Iliad Essay Fate

In particular this is exhibited by the events that surround Patroclus’ death, not only is their a fight over his corpse but a whole book of the poem is needed to do justice to the funeral games that Achilles’ holds in his honour.The funeral games are of deep significance not only in their commemoration of the dead but also due to the choice of ritual.The heroes of the Iliad live in a world influenced by shame culture; they are not driven to action by guilt or morals, but by the need for honour in the eyes of other men.Homeric warriors strive for social validation, mostly through success in battle which will earn them status, respect and public esteem.It seems then that heroism and death go hand in hand.There can be no heroism without glory, and the only way to achieve real glory is through death.This choice that Achilles faces is at the centre of the poem as the whole story rests upon his decision, the fate of two whole armies is essentially placed in his hands, although he may be unaware of this.The issue of the worth of life in comparison with glory is one that is a key theme to the poem, not only in the terms of the ultimate cost of war but also more particularly in terms of what Achilles is willing to sacrifice in order to be remembered.

Inevitably in a poem that is so concerned with war, the Iliad contains a huge amount of death and therefore provides a great deal of insight into way in which the dead were commemorated.Once Hector knows that he is defeated and is facing death, another issue that is considered of high importance is brought to light.Of all the things Hector could say to Achilles before he dies, he chooses to plead for the proper treatment of his corpse (22.338-342).This demonstrates just how highly the idea of remembrance was placed within the world of Homeric epic.Achilles is not the only character in the Iliad to possess this radical view of honour.Achilles initially withdraws from the battle due to a slight to his honour and pride by Agamemnon, but returns in order to win his eternal glory; therefore he leaves over an insult to his ‘time’ but returns to gain what is ultimately more important: ‘kleos’.Achilles is presented with a choice of two destinies; either live a long life but be forgotten when he dies or to die young and achieve eternal glory.In the Iliad at least six funeral rites or cremations are mentioned; Andromache tells of Achilles cremating her father, Eetion (6.416), a group burial of Greeks and of Trojans (7.422), Sarpedon is carried to the underworld by Apollo(16.678), Patroclus’ funeral rites and games (taking up almost the entirety of book 23) and the cremation of Hector (24.785).The sheer volume of the Iliad given over to description of funerary rites emphasises that this was clearly a key part of Homeric culture.This is seen in the case of Hector, although he initially flees from the intimidating sight of Achilles, when he stops he is ready to die.He must meet the requirements that his heroic status demands by transforming his death into a path to eternal glory: “Let me at least sell my life dearly and not without glory, after some great deed for future generations to hear of”(22.305).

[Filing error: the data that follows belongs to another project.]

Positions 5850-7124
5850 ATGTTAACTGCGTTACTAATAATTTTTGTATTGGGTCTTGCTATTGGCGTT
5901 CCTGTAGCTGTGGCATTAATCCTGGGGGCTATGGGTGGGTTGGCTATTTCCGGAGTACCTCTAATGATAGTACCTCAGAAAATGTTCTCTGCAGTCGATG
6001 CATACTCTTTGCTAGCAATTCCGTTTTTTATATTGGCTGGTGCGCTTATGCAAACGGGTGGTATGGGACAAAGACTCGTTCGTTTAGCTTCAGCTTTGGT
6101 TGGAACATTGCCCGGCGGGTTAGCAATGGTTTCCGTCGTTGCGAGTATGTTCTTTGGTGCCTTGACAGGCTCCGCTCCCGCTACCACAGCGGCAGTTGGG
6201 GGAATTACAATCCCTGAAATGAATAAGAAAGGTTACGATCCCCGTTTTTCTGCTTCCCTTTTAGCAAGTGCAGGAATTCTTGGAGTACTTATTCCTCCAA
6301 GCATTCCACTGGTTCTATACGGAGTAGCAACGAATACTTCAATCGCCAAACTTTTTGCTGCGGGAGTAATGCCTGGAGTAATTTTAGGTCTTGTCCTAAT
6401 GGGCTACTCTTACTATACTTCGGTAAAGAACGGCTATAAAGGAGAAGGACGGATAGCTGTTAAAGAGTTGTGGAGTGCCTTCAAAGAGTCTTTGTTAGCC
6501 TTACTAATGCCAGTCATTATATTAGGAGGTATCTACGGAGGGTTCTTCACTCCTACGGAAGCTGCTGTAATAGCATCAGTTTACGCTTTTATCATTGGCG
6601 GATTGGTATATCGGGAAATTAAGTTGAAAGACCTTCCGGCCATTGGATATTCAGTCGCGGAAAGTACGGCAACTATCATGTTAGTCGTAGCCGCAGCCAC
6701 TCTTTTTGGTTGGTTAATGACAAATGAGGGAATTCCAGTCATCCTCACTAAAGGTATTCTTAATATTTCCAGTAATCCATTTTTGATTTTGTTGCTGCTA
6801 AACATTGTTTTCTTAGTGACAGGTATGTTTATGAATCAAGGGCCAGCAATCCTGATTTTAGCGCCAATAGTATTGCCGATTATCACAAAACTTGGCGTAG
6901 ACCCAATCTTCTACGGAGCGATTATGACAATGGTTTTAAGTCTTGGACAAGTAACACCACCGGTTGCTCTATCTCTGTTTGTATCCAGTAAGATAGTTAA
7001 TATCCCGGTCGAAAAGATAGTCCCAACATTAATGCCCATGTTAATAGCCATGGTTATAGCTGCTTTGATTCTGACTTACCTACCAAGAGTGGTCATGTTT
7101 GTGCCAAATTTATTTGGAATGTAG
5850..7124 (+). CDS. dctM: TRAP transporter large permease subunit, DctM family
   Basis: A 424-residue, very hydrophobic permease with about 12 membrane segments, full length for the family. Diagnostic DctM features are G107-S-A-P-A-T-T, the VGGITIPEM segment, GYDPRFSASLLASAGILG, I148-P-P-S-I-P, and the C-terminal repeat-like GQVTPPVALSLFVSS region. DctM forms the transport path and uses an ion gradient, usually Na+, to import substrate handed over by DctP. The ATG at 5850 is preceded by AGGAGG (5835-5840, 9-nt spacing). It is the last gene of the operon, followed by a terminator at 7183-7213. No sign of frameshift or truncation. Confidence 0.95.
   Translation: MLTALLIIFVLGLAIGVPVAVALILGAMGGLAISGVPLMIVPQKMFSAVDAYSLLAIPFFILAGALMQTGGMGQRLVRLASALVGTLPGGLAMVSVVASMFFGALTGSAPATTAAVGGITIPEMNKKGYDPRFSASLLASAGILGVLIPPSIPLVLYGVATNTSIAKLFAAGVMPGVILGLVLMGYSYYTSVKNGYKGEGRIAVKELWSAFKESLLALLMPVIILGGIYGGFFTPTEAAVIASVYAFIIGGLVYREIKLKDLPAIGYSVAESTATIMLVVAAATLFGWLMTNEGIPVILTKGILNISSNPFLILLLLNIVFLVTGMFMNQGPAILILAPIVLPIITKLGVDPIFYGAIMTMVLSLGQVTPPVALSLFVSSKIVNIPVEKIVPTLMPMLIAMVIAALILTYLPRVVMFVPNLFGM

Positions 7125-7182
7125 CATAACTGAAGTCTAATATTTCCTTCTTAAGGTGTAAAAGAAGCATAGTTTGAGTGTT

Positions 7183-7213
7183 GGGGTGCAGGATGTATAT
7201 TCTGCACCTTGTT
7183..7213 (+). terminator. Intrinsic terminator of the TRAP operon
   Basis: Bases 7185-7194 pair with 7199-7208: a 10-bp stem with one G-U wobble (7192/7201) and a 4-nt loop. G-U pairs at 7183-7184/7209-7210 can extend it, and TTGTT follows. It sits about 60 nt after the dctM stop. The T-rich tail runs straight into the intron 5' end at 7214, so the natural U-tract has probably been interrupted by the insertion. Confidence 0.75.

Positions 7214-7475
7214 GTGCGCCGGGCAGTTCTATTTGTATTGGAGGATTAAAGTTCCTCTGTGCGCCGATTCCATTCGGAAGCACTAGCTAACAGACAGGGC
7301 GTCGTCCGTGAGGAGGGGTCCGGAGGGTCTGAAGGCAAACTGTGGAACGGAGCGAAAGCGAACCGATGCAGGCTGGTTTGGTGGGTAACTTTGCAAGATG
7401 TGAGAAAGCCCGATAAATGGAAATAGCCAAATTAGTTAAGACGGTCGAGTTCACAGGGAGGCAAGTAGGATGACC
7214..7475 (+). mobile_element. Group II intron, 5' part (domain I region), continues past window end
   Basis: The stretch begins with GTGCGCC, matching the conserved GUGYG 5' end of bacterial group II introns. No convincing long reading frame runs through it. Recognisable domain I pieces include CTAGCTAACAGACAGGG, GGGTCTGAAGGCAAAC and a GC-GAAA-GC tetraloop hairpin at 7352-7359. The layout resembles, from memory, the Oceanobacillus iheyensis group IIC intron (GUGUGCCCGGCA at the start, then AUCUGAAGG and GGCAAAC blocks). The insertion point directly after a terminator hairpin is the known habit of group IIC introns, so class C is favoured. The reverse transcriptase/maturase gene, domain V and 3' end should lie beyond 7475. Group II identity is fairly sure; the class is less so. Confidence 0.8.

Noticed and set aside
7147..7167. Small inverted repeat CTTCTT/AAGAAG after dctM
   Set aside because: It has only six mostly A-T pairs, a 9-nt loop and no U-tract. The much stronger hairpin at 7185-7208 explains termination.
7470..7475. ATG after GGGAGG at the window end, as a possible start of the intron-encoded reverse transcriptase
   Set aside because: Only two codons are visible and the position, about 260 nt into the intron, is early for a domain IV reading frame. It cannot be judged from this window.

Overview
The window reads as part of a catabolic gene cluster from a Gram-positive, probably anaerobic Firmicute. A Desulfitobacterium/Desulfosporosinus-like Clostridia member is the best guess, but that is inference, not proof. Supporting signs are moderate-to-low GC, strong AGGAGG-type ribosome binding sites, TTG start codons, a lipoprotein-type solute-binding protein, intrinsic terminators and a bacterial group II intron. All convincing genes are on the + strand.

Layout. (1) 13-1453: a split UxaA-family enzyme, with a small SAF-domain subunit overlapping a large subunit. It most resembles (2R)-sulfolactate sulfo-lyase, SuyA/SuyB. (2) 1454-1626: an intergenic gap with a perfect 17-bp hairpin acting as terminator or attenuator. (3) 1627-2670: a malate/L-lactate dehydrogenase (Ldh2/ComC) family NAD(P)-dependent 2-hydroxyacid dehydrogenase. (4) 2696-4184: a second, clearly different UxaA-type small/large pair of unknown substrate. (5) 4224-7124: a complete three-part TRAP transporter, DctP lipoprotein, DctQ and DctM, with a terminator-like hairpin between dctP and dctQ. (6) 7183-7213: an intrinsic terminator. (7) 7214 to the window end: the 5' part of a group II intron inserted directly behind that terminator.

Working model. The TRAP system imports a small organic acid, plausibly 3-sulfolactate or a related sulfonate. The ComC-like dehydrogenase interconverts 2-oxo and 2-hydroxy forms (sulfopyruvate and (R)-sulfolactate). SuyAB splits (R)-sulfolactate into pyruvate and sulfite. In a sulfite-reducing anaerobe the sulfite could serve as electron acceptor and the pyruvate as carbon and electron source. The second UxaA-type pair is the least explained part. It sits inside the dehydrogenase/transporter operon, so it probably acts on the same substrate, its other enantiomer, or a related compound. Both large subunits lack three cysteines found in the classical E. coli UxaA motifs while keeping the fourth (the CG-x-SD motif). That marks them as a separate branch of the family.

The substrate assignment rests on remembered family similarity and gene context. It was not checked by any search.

Leave a Reply

Your email address will not be published. Required fields are marked *

One thought on “Iliad Essay Fate”